I have to say after the Windows 8 fiasco I'd about given up on Microsoft. They had clearly been spooked by Apple and touch first operating systems and their response was sadly all wrong. But this time around, this could well be the best Windows since wildly successful Windows XP. I'm excited for Microsoft, its customers  and for Windows 10.

This time I think they got it right. 


Microsoft slims down - lays off 18,000 staff

Microsoft, the aging tech behemoth, has a shiny new CEO, a new strategy, new(ish) products in the pipeline and now 18,000 less staff. In a wide ranging, 3,000 word essay to his 125,000 (oops! 107,000) colleagues, CEO Satyna Nadella stressed the need to improve product cycle time, to shed excess management layers and to say goodbye to 14 percent of staff.

Politicians on both sides of the pond are not impressed. EU High Commissioner Laszlo Andor, "I deeply regret the significant job losses announced by Microsoft today because of the impact these will have on so many individuals, their families and the local communities they live and work in" and US Senator Jeff Sessions is irked that MSFT is firing thousands of staff yet continues to press for relaxed Visa rules: "That is a significant action. Indeed, Microsoft employs about 125,000 people, and they are laying off 18,000. The company laid off 5,000 in 2009. Yet their founder and former leader, Mr. Gates, says we have to have more and more people come into our country to take those kinds of jobs."

Microsoft's financials look terrific of late. The share price is up 40 percent in nine months, market cap is now $370b, sales are $83b and profits over $22billion - so why all the layoffs?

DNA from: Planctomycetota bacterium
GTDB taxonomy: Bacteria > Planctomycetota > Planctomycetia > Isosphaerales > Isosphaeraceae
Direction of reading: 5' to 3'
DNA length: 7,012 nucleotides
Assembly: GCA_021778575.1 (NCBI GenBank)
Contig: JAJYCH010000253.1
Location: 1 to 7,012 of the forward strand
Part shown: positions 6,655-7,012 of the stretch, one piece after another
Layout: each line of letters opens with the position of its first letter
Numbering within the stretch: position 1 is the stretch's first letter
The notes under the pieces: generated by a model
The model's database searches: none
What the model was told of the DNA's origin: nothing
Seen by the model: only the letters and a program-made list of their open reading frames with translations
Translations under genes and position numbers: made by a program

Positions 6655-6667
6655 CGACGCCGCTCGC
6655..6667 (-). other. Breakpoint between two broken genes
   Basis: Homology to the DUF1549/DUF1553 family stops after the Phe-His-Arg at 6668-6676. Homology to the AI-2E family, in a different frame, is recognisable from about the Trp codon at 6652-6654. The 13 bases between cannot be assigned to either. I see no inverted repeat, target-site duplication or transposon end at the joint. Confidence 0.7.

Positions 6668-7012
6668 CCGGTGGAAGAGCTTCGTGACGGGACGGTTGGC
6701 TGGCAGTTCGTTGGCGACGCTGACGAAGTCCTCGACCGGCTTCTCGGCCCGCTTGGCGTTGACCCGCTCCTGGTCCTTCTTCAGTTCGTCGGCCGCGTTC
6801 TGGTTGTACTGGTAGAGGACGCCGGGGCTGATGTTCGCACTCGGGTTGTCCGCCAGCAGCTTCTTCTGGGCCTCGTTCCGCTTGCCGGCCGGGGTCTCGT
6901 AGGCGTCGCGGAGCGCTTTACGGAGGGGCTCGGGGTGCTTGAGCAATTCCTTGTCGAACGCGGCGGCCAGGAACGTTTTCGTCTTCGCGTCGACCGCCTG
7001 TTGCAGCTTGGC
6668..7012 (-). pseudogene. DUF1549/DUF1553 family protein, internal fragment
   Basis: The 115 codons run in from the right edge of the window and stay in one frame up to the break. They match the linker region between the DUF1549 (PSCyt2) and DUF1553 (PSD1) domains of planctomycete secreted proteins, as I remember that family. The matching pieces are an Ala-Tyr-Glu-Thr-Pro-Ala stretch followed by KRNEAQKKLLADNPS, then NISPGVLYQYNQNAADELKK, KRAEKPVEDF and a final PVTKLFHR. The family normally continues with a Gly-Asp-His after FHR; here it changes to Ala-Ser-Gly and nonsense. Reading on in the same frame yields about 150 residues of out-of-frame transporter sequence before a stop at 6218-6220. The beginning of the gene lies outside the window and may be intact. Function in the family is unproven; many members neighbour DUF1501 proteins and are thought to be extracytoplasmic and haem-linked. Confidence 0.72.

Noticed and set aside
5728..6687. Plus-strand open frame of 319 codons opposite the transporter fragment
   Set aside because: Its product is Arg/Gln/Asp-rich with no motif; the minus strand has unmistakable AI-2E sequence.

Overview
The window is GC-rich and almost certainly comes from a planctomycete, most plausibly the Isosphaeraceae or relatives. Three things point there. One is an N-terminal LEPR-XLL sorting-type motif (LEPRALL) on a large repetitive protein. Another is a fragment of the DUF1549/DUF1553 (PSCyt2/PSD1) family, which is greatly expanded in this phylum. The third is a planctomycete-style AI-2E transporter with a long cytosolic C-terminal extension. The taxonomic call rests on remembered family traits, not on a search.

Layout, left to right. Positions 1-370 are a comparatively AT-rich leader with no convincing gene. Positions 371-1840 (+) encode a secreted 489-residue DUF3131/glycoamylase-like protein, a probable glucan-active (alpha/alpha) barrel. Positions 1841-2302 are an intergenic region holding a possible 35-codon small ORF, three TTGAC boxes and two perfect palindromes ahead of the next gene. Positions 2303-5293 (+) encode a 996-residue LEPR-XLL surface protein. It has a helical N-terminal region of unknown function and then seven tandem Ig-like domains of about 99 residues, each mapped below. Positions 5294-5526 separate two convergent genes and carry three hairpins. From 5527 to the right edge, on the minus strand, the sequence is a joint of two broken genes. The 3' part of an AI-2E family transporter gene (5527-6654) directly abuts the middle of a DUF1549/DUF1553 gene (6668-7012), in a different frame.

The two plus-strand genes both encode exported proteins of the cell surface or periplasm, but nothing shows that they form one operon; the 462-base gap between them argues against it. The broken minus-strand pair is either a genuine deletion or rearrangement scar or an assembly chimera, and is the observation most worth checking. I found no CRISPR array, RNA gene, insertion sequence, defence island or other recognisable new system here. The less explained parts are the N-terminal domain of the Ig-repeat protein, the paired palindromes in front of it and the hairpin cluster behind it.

The truth is that in the new world of Apple and Google led mobile computing, Microsoft, once the King of Technology, has only 14 percent global computing device market share with little prospect of that improving any time soon. Microsoft has finally (finally!) realized they are a distant third and need to get fit, slim down and get stuck into the battle. 

The days of Windows first, Windows uber alles, are long gone now replaced by a "cloud first, mobile first" strategy led by Microsoft's strengths in the enterprise and productivity. Microsoft Office running on iPad is the first of many products we'll see that promotes their strengths at the expense of the legacy Windows franchise.

So while the politicians huff and puff and pretend they are aggrieved - they should pause a moment to consider what might happen to all the remaining jobs should Microsoft's new strategy fail.  

Google's Android Everywhere!